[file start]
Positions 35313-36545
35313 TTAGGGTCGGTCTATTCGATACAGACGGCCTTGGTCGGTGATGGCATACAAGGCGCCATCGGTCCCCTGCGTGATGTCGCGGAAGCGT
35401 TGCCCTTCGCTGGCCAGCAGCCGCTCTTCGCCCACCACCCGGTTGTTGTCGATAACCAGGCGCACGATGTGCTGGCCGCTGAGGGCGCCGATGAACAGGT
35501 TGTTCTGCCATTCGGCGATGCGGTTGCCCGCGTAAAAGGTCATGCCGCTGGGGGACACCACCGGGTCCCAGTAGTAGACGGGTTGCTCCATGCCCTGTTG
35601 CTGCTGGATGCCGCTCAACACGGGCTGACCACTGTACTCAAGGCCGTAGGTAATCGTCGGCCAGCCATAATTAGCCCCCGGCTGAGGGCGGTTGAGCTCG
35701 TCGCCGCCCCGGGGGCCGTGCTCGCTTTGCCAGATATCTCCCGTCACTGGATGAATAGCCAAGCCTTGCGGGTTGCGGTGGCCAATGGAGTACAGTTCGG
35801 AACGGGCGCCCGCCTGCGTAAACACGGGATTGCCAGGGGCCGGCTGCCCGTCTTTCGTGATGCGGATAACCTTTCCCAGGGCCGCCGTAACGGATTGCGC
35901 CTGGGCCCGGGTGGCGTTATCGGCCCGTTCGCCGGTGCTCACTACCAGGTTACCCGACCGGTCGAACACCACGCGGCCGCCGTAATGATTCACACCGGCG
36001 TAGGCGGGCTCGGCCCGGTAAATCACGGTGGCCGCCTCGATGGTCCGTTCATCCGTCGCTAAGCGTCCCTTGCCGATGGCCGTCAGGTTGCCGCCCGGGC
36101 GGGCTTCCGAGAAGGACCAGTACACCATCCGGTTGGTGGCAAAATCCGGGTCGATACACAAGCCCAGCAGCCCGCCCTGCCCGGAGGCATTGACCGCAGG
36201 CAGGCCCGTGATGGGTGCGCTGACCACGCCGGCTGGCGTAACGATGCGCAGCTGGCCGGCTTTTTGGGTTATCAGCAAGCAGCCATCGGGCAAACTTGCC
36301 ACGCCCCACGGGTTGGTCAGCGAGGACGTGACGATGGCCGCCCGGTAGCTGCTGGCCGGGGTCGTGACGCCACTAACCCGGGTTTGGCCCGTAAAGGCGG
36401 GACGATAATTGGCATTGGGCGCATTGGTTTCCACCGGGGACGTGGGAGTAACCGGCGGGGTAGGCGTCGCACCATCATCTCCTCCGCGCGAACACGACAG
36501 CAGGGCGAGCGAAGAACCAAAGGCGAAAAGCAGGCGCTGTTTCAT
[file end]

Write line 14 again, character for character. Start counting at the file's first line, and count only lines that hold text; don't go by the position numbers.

36501 CAGGGCGAGCGAAGAACCAAAGGCGAAAAGCAGGCGCTGTTTCAT